Since the start of the COVID-19 pandemic, thousands of recommended but elective orthopaedic procedures have been delayed. In an article published by The Journal of Bone & Joint Surgery, an expert panel has issued recommendations to guide safe resumption of elective orthopaedic surgery.
“As we resume elective surgical procedures, it is important to understand what practices and protocols should be altered or implemented in order to minimize the risk of pathogen transfer during the severe acute respiratory syndrome (SARS)-CoV-2 pandemic,” said the authors of the guideline statement by the International Consensus Group and the Research Committee of the American Association of Hip & Knee Surgeons.
The guidelines were developed using the Delphi method, including 2 rounds of voting on recommendations gleaned from the literature, said Prof. Bill Walter of Royal North Shore Hospital in Sydney, Australia, a senior author on the study. Following this method, the consensus guidelines were approved by an international panel of 77 expert physicians and scientists in orthopaedic surgery, infectious disease, microbiology and virology, and anesthesia.
The authors of the guidelines note that the recommendations “are based on the available scientific evidence, albeit scant,” and will likely change with the rapidly evolving understanding of COVID-19. The guidelines present 30 recommendations in 4 categories: general, preoperative, intraoperative, and postoperative.
The guidelines include criteria for when hospitals and surgical centers can resume elective procedures, based on factors such as local trends in COVID-19 cases and availability of personal protective equipment and testing supplies. “The prevalence of COVID-19 in the local community will have a big impact on how these recommendations are implemented,” Prof. Walter said.
“Patients who are currently infected with COVID-19 should not undergo elective surgery,” the expert panel said. The guidelines also state that for older patients (75 years or older) and those with comorbidities that put them at a high risk for COVID-19, surgery should be “possibly deferred in the early phases” of resuming elective procedures.
Several added steps in the preadmission process are recommended, including:
- Screening for symptoms of COVID-19
- Wearing masks
- Practicing social distancing
- Limiting family members and visitors in the hospital
In areas with a high prevalence of SARS-CoV-2, mandatory diagnostic testing is recommended before elective surgery. There is currently no evidence to recommend SARS-CoV-2 antibody testing before surgery.
“It is critical for patients undergoing elective surgery to be educated on the protocols that are in place to minimize SARS-CoV-2 transmission to themselves, family members, other patients, and hospital personnel,” the expert panel said.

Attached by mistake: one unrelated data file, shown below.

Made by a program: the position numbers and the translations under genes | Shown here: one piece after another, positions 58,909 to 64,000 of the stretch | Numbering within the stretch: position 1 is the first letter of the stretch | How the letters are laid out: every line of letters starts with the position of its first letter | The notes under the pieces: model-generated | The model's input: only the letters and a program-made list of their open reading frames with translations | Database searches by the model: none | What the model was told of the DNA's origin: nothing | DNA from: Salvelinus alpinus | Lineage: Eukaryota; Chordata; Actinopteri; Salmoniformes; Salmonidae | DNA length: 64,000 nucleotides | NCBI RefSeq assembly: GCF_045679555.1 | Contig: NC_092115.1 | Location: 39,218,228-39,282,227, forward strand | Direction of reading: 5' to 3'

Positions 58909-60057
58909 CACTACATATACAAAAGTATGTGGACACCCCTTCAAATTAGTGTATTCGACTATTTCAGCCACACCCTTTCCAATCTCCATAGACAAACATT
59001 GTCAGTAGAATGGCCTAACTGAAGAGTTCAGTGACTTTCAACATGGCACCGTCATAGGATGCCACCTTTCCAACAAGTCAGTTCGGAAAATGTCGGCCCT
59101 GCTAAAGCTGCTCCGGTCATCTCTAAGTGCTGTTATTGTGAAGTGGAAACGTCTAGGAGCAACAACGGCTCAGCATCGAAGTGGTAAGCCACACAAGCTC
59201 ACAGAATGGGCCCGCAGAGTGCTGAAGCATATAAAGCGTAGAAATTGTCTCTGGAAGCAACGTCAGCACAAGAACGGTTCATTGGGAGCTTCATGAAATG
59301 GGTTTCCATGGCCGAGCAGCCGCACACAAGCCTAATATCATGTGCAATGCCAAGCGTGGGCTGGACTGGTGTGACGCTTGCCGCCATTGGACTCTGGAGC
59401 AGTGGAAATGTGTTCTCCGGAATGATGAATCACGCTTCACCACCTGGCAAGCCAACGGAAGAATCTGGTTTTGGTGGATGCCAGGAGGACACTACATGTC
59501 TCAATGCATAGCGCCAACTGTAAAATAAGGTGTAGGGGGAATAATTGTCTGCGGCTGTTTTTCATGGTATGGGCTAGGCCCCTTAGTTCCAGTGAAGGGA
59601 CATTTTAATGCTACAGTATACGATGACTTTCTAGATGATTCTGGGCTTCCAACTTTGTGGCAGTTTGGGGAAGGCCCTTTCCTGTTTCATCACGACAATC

The intraoperative section addresses the surgical environment, with recommendations for operating room ventilation systems, necessary personal protective equipment (PPE), precautions to take during the procedure, and cleaning of the operating room between surgeries.
For example, there is a strong recommendation for use of the lowest-possible setting on high-power tools, or, as an alternative, using a Gigli saw, sharp osteotomes, and manual reaming. In addition, the guidelines strongly recommend that surgeons keep equipment to a minimum to avoid extra surfaces that could be contaminated by the COVID-19 virus.
The guidelines suggest considering regional anesthesia, when possible, to avoid aerosolization and the increased risk of virus transmission that may occur with intubation during general anesthesia.
Other recommendations include limiting the number of personnel in the operating room and reducing the number of times the operating room door is opened, following standard recommendations for cleaning and sterilizing of instruments, and using absorbable sutures or skin glue and occlusive dressings to reduce the need for patients to return to the office in the early postoperative period.
Postoperative recommendations include safeguards following surgery, such as:
- Staff in the post-anesthesia care unit should wear appropriate masks at all times and keep their patients at least 6 feet (2 meters) from each other.
- Length of stay in the hospital should be minimized and as many patients as possible should be discharged to their home instead of a rehabilitation facility.
- Telemedicine should be used for early postoperative follow-up visits when possible. Only patients with a suspected complication, such as wound-healing issues, fracture, or stiffness, should be seen in the office.
“We realize that the situation is evolving on a daily basis and that some of the recommendations in the present report may need to be altered as new evidence emerges,” the guideline authors said. “In addition, we are aware that the infection-prevention measures described in the present report will highly depend on the prevalence of COVID-19 in the affected areas and the ability to implement the recommended diagnostic tests to properly rule out COVID-19 prior to surgery.
“We will continue to monitor the literature and update this document as needed.”
The full report can be found here.
Parvizi J, Gehrke T, Krueger CA, et al. Resuming elective orthopaedic surgery during the COVID-19 pandemic: guidelines developed by the International Consensus Group. J Bone Joint Surg Am. 2020;102(14):1205-12. doi: 10.2106/JBJS.20.00844.